He is remembered for having lost the Best Actor Academy Award EIGHT times, a record that looks unlike to fall within our lifetime.
Sometimes he lost to truly great performances. I don't think anyone would say that Gregory Peck as Atticus Finch in To Kill A Mockingbird was not worthy of recognition when O'Toole shook the film world with Lawrence of Arabia. Same for Marlon Brando for The Godfather (versus O'Toole's turn in The Ruling Class) or Robert DeNiro for Raging Bull (over O'Toole in The Stunt Man).
Sometimes we wonder whether the actual loss was to a better performance. I don't object to Ben Kingsley in Gandhi. I always found it a respectable performance, and given that O'Toole was nominated for a comedy (My Favorite Year), comedic performances rarely win. There were also three other great performances (Dustin Hoffman in Tootsie, Jack Lemmon in Missing, and Paul Newman in The Verdict) to battle with.
Sometimes though, I flat-out wonder how he could have possibly lost. Rex Harrison didn't even do his own singing in My Fair Lady (merely talking on pitch to simulate singing), and that Harrison beat out his Becket co-star Richard Burton (a seven-time loser himself) AND Dr. Strangelove's Peter Sellers is one of the baffling moments in Oscar history. Cliff Robertson, bless him, but who really remembers Charly to O'Toole's Henry II in The Lion in Winter? OK, so the musical version of Goodbye, Mr. Chips may not have be his finest hour, but John Wayne's True Grit has been bashed since his win (for the record, I haven't seen either film, so I'm not going to comment on the worth of Wayne's win). I DID see Venus, and thought he was much better than Forest Whitaker in The Last King of Scotland.
Still, it isn't the number of Oscars people win (or even one) that gives them true immortality. Paul Muni in The Story of Louis Pasteur beat out William Powell in My Man Godfrey; Paul Lukas in Watch on the Rhine beat out Humphrey Bogart in Casablanca. Lee Marvin in Cat Ballou beat out Richard Burton for The Spy Who Came in From the Cold (oddly, one of the few times a comedic performance won). Al Pacino for Scent of a Woman beat out Denzel Washington's turn in Malcolm X (let's face it, Pacino has given brilliant performances, but who really thinks Scent of a Woman was Pacino's finest hour?).
We can go on about odd Oscar choices in almost any category (You Light Up My Life is better than Nobody Does It Better? Seriously?). However, Peter O'Toole should NOT be remembered for having lost the most number of times. Instead, the true legacy of his should be the sheer brilliance of his performances.
Again, Lawrence of Arabia would have been enough to cement his status. In many ways, he was wrong for the role: at 6'2" the gregarious Irishman who loved wine, women, and song did not match the real T.E. Lawrence physically (who was 5'5", possibly homo/asexual, and struggled with his fame). However, O'Toole so embodied this contradictory figure who loved literature and killing that he held us in rapt attention. When the conflicting rages within him between satisfying his bloodlust and maintaining his humanity that when he shouts, "No Prisoners. NO PRISONERS!" it becomes a frightening moment.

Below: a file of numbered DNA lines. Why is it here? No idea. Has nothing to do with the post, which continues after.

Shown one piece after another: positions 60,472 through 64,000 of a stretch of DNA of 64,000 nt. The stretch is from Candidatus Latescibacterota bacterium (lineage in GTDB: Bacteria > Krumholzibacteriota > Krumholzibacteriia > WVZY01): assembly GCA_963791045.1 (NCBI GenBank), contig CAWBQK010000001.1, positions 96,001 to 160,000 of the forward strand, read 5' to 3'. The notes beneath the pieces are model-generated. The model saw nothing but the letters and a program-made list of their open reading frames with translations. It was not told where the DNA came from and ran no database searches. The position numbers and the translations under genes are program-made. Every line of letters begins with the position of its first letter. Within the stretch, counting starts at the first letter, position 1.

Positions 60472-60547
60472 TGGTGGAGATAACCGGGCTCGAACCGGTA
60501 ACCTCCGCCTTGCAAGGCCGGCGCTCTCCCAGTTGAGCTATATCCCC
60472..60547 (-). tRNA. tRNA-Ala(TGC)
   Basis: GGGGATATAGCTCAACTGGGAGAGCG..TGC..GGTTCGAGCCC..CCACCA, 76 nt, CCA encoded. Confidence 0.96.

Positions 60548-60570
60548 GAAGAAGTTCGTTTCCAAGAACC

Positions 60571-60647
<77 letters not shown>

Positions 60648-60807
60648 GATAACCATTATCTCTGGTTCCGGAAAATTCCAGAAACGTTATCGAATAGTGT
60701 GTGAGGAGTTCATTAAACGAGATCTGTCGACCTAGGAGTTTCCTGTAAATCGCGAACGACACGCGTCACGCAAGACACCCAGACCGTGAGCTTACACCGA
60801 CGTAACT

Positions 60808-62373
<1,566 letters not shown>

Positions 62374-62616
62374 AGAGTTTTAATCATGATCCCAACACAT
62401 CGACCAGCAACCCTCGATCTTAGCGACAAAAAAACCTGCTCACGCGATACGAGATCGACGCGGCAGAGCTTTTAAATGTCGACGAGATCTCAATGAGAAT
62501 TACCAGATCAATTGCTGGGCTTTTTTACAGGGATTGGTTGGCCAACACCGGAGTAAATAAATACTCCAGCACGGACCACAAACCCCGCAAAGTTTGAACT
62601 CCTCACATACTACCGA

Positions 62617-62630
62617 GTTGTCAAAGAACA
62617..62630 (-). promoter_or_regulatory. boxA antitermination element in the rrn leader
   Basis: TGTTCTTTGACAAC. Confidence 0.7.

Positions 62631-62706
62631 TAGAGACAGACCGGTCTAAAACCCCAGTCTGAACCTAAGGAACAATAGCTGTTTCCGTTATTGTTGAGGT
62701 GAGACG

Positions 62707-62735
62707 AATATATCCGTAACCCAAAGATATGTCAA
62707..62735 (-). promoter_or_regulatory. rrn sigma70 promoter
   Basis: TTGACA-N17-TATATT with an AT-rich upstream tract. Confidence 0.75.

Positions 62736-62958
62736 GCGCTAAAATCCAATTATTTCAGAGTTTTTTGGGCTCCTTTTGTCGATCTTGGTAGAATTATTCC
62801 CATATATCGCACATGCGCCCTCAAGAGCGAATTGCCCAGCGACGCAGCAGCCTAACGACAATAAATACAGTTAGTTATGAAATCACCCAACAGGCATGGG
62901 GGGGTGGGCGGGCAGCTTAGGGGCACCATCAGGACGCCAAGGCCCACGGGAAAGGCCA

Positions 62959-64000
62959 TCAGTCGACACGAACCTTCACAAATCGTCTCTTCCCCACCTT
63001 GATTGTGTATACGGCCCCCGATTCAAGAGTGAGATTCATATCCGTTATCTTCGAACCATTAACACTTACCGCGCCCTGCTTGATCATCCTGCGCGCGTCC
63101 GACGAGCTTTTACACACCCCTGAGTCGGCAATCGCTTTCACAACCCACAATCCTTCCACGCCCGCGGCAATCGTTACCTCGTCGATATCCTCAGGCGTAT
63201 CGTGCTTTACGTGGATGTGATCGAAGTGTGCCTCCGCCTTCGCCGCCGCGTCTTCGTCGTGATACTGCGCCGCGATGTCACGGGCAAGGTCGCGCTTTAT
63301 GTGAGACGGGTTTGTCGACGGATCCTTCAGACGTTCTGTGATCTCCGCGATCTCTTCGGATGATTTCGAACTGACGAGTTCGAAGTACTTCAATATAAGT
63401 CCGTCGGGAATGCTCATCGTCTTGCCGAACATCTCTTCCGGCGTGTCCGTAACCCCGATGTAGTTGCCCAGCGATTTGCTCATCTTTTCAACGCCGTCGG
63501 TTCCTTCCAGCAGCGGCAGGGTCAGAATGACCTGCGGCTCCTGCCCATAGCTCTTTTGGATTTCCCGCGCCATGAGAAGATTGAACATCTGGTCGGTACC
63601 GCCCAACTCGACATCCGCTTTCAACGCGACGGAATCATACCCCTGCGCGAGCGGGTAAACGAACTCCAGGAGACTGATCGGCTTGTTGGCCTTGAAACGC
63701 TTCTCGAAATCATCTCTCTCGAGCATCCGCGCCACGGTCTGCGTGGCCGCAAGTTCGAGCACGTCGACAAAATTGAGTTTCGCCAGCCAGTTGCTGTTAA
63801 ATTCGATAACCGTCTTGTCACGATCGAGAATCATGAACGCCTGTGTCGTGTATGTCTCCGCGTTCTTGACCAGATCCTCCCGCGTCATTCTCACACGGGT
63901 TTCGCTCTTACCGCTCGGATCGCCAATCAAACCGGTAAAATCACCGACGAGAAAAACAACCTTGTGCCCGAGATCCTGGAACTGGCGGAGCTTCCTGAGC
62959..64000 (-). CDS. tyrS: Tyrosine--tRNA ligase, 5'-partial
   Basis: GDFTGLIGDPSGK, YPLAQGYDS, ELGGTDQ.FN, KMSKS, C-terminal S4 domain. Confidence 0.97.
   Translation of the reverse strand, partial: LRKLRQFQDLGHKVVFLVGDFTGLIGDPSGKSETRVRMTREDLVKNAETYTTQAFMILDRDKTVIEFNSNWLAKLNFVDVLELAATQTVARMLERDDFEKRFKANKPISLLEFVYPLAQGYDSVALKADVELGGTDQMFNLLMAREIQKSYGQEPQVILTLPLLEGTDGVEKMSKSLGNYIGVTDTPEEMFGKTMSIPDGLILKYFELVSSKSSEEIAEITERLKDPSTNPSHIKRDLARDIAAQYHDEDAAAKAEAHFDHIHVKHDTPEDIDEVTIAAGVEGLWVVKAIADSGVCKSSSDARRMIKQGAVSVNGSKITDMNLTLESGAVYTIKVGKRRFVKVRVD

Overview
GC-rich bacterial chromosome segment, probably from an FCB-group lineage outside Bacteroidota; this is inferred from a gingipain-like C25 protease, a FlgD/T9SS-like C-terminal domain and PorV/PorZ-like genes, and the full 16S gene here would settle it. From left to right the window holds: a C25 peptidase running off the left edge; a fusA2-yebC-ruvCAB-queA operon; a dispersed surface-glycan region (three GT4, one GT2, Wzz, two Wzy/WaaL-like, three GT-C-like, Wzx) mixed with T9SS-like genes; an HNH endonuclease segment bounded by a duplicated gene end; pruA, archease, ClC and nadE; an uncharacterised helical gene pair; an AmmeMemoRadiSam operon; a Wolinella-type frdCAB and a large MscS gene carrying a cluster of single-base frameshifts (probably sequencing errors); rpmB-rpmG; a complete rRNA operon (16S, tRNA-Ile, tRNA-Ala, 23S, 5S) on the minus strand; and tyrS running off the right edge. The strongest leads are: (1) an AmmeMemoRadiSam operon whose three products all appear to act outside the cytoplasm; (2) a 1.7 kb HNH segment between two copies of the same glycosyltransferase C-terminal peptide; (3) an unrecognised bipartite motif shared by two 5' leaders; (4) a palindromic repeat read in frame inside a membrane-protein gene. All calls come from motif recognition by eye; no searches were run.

Yet in almost every other performance O'Toole could bring the majestic and the intimate. He played kings and crazies, egoists and humble men, all with equal believability. This isn't to say there weren't some awful films within his CV. As Lawrence of Arabia stands as one of the great moments in cinema, Supergirl stands as a sheer embarrassment. No actor goes through a career without some turkeys in the lot.
What can one say about an actor who, upon being given a Lifetime Achievement Oscar, could have basically told the Academy that had snubbed him so often to go blank themselves, but instead spoke of his gratefulness towards the United States, which had been so generous to him? In an industry that so often uses the Oscars to bash the United States and push their own politics, O'Toole's elegant and dignified acceptance speech is a mark of the man: one who loved acting, one who was grateful for all the opportunities that he had been presented with.
It is important to note that for O'Toole, acting was not just reciting lines or standing on your mark. It was about 'being'. He insisted on study, he insisted on training, he insisted on working on the craft of acting via the stage. So many of today's 'actors' (such as my bête noire Channing Tatum) do not have that. They instead rely on audience approval. People like Tatum are 'movie stars'. People like O'Toole are 'actors', and there is a difference.
While My Favorite Year's Alan Swann was a comedy that has one of my favorite lines, "I'm not an actor. I'm a MOVIE STAR!", in truth Peter O'Toole really was both. His name could open a movie or a theatrical production, but he was also extremely capable of becoming the character, be he a bon vivant or an angry young/old man. People admired his performances, but also, above all else, people who love film respected him, respected his talent, respected his immense creativity and output.
Peter O'Toole was AN ACTOR, a true ACTOR, a standard to which other actors should be measured against. His life may have been outrageous at times, riddled with odd films, but in the end, we have the films, and there lies the greatest of Peter O'Toole.
His legacy is assured, Oscar or no Oscar.